Finally Some Real Data…For November

China has done both. When monetary officials “sell UST’s” they at the same time undercut their own domestic money supply (the very scenario Brazil’s monetary officials are trying very hard to avoid). To try and make up the difference, China’s central bank has allowed banks to use more of their own RMB bank reserves (RRR cuts). Now, as in 2015, it isn’t working because Chinese banks are hoarding rather than filling in the RMB gap that necessarily arises out of this dollar shortage.

So, any RRR cut announcement is an official acknowledgment of China using reserves meaning eurodollar-based shortage. The TIC data perfectly demonstrates the eurodollar part – up to the RMB boundary.

China hasn’t been the only one who was provoked by eurodollars, though. Across all of Asia and emerging markets, there was an obvious dollar shortage that resulted in a number of prominent currency crises. When eurodollars, meaning offshore interbank monetary resources, are hard to come by, local banks have to pay up for the privilege (which is a necessity from their perspective). The dollar rises in exchange value, domestic currencies fall often dramatically.

CNY’s decline was the most exaggerated almost certainly because it took place before the PBOC got involved. There were no “selling UST’s” by China until around summertime. These have been ramped up in the latter months of 2018 as CNY has stabilized but at the cost of increasing internal monetary constraint. Therefore, more RRR’s.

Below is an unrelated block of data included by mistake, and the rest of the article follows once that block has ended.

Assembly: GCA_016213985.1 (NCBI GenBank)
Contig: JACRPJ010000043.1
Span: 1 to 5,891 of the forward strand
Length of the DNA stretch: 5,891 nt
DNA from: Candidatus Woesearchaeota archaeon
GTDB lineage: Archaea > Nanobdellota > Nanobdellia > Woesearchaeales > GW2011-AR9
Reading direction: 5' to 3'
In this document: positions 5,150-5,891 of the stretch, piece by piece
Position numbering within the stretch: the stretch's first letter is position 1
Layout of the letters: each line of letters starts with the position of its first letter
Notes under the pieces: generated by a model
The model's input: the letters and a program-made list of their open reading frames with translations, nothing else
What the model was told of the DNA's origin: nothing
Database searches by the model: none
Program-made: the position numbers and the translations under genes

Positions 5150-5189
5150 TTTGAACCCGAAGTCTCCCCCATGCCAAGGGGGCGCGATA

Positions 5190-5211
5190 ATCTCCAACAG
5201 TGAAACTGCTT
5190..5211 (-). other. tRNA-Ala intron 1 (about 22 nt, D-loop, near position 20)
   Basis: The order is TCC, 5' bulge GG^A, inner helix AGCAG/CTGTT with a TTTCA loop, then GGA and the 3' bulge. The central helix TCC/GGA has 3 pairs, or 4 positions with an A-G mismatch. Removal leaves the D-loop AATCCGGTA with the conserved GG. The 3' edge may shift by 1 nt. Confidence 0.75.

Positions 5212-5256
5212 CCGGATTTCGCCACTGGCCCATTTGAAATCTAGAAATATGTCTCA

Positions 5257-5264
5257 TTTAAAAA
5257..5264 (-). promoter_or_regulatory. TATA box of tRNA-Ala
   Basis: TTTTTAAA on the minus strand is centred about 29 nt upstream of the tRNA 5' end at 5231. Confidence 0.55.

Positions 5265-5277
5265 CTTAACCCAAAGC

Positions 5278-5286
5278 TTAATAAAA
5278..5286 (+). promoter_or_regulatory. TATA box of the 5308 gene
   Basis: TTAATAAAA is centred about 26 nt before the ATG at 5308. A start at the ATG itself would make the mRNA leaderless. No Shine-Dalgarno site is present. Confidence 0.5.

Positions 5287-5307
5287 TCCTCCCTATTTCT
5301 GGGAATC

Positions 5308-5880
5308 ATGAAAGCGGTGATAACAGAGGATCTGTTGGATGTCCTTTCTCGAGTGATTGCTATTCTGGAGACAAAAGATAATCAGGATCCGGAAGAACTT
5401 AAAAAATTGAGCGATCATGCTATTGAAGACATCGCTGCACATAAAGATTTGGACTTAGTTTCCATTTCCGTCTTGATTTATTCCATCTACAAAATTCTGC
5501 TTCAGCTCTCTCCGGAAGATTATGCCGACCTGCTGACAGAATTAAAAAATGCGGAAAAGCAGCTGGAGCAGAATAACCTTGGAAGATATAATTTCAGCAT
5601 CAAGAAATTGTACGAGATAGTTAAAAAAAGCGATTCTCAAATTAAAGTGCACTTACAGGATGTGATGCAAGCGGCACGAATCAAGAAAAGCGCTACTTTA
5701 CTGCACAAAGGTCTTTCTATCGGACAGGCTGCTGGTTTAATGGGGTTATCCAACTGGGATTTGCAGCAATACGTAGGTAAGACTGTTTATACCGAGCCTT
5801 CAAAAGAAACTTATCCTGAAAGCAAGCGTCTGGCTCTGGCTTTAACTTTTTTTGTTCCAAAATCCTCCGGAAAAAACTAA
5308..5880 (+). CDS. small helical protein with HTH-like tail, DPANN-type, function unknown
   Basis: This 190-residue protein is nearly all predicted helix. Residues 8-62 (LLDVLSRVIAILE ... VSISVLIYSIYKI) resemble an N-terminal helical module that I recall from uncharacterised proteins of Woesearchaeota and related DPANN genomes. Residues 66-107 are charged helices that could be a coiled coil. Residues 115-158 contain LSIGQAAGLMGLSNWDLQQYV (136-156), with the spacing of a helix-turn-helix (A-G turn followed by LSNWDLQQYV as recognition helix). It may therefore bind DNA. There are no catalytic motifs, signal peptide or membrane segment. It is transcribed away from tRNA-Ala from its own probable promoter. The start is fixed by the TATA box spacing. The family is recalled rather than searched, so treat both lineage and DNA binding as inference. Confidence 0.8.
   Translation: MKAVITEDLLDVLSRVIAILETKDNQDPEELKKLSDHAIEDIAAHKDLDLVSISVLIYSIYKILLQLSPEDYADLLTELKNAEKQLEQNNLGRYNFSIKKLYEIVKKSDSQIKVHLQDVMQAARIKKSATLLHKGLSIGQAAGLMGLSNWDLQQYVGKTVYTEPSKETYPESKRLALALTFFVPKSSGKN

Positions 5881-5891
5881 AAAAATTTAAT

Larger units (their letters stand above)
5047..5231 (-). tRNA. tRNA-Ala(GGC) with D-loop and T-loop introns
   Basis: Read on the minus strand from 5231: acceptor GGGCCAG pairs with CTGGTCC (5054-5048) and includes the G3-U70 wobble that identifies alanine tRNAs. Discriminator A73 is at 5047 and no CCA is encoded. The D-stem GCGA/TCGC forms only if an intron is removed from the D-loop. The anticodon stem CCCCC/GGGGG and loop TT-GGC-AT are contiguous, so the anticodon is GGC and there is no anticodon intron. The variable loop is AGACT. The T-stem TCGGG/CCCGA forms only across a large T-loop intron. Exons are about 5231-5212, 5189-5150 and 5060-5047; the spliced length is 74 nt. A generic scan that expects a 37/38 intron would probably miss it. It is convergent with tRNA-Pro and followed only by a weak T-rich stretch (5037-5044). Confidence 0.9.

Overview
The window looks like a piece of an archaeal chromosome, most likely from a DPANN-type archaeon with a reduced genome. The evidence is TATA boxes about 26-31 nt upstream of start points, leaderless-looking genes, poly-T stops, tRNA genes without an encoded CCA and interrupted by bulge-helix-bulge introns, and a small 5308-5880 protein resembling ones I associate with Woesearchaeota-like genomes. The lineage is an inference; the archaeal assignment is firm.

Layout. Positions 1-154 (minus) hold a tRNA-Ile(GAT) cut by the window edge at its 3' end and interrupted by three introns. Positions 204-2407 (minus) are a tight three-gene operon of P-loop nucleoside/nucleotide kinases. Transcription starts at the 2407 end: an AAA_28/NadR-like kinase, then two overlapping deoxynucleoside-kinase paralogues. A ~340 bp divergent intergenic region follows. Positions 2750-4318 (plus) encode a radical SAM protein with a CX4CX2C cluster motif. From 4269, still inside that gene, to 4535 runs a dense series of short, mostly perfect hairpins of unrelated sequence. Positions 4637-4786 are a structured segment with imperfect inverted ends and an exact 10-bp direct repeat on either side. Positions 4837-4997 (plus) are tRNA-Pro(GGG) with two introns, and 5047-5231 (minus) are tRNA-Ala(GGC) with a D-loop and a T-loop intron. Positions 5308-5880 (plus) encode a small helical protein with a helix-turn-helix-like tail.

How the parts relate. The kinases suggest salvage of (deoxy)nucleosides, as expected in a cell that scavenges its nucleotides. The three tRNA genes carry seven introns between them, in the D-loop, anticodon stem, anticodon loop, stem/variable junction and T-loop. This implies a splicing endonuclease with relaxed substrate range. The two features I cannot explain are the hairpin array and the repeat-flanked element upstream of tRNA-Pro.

In mainland China alone, UST flows amounted to -$4.4 billion in June, -$7.7 billion in July, and -$5.6 billion in August. In September, when CNY drew closer to 7.0 to the dollar, intervention was stepped up to -$13.7 billion, -$12.5 billion in October, and finally -$17.5 billion in November as CNY counterintuitively rebounded.

More UST outflows, more RMB constraint (spilling over into perhaps HKD, too):

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Disclosure: This material has been distributed for informational purposes only. It is the opinion of the author and should not be considered as investment advice or a recommendation of any ...

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Danny Straus 10 months ago Member's comment

Thank you for posting the data. As the trade war has been outbroken, if China slows its purchases of US Treasuries and then decides to steadily reduce its holdings by using a normal drawdown strategy...that inevitably will drive down the price of the bonds. Now that hurts their existing of US currency. Clearly, China didn't successfully work out well to engage with EU in terms of having more benefits against the US. In fact, the threat of "trade war" actually bolster the price of US treasuries today, not depressed by massive selling.